Wednesday, March 9, 2011

Between the Panes: Ash Wednesday and Lenten Reflections

The Cold Pane by Wendell Berry
Between the living world
And the world of death
Is a clear, cold pane;
A man who looks too close
Must fog it with his breath,
Or hold his breath too long.

We come to this season of lent in a spirit of grief. We enter with an attitude of lament. We begin a season of confession and repentance. But what does that all mean. If we are honest, many of us hesitate during this season and it makes us uneasy, uncomfortable, and discontent. We like control, we prefer stability, and confession hints that we are all in need of deliverance. Still, we are like this man, peering closely through that cold window, caught in between the world as it is and the world as it should be.

So it says in Genesis, in the beginning God created, and God said it was good. And God created humanity in God’s image…So it says in the final book of Revelation, See God is making all things new…But we are here, in between, and not everything appears good. All things are not new.


It doesn’t take a skilled theologian, an educated seminarian, or an eloquent pastor to notice that the world is not the way it should be. Poverty. Disease. Famine. Pollution. Earthquakes. Depression. Unemployment. Insufficient healthcare. Strained and broken marriages. Wars that appear to have no end.


If we are honest, we need this season of Lent. We are desperate for it because the world is not as it should be. You and I are not as we should be. The image we were all created in and the good creation itself have become distortions of their divine intentions.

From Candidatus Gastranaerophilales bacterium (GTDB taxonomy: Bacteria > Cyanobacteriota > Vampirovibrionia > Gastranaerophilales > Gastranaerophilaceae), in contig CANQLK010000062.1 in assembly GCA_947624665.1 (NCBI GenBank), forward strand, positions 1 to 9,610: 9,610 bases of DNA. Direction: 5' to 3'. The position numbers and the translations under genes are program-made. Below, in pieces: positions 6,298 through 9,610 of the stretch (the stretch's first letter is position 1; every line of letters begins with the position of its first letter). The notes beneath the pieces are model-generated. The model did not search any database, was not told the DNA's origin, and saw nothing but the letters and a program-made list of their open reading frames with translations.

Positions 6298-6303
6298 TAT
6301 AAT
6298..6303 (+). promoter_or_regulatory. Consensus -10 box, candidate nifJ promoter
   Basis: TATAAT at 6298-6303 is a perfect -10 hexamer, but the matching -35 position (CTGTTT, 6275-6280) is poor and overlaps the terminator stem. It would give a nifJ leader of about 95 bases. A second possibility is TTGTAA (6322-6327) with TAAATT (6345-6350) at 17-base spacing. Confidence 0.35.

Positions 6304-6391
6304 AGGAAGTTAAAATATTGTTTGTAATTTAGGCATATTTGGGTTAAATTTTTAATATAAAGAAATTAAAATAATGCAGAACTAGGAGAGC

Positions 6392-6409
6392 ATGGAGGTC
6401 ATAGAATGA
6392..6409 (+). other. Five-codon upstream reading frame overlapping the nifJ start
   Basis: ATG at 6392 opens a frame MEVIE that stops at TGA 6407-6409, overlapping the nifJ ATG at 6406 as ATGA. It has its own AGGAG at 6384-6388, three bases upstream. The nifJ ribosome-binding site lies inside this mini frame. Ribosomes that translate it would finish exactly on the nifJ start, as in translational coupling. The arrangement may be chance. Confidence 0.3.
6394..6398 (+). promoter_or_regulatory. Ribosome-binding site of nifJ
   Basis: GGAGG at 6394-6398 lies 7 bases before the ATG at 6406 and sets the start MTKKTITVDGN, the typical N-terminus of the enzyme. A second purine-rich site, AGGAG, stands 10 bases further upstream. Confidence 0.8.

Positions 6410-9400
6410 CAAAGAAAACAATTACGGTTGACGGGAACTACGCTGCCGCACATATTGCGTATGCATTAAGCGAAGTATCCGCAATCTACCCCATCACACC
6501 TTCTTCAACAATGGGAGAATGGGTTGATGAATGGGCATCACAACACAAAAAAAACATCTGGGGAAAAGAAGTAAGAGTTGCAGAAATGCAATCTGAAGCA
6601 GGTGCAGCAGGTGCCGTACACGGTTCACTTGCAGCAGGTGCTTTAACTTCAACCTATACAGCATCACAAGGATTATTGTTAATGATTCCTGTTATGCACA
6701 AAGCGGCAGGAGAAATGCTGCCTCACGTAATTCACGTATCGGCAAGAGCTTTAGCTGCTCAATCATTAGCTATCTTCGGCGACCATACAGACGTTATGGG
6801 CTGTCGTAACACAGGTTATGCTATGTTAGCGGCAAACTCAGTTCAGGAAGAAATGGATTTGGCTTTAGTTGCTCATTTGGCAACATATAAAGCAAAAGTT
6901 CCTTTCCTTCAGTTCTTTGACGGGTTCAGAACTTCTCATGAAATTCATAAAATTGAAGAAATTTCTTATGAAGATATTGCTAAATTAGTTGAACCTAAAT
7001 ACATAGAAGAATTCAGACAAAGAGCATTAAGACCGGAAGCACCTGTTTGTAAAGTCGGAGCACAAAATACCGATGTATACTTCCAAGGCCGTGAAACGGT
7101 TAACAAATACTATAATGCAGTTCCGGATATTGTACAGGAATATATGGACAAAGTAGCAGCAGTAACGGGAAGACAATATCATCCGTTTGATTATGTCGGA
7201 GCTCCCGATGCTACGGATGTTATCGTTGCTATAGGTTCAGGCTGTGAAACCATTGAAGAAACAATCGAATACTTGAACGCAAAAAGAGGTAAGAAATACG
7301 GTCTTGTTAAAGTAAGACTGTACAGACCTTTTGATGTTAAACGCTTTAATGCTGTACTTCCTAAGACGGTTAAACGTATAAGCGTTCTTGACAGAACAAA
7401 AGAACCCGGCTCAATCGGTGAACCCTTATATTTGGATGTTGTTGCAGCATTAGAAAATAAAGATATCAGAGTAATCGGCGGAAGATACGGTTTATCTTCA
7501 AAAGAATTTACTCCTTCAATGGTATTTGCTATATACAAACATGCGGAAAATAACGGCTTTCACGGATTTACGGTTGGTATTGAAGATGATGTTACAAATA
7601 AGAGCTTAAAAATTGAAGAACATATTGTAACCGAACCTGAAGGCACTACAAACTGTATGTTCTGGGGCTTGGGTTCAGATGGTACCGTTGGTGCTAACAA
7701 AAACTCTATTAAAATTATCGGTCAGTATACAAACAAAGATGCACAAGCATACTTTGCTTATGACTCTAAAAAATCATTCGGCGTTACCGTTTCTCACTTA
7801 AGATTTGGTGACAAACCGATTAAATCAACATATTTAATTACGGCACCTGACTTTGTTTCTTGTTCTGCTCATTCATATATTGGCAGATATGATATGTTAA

This season of Lent is the occasion to embrace repentance and confession, not so much as reinforcements of guilt, but in order to change our minds about what we consider good, to recover our imaginations that have been trained only to think according to the systems and structures of culture, and to grieve that which weighs us down and distorts the life we were all created for and the union with God to which we are all destined. Ultimately, the season of Lent moves us to a recovery of the story of creation that begins with God creating all things as good and culminates in the resurrection begun in Jesus.

So it says in Genesis, in the beginning God created, and God said it was good. And God created humanity in God’s image…So it says in the final book of Revelation, See God is making all things new…But we are here, in between, and not everything appears good. All things are not new.


And this is where Jesus meets us at the table, in the middle, in between the window panes. A reminder that God has not abandoned or forsaken God’s image bearers in God’s good creation. Instead, God has offered God’s very self in the person of Jesus, who became broken for you and I and the whole world. As we come to the table, we are reminded that repentance prepares us to receive Jesus’ invitation to resurrection; confession enables us to be honest and able participants in Jesus’ mission to and for the world; Lent invites us to change our minds of what is good and moves us towards Easter and the resurrection celebration with new understandings of what it means to be fully human. It is then that we not only peer through the window, but open it and climb out.
Amen

A homily I delivered in an Ash Wednesday service at Westminster Presbyterian Church, 2010.

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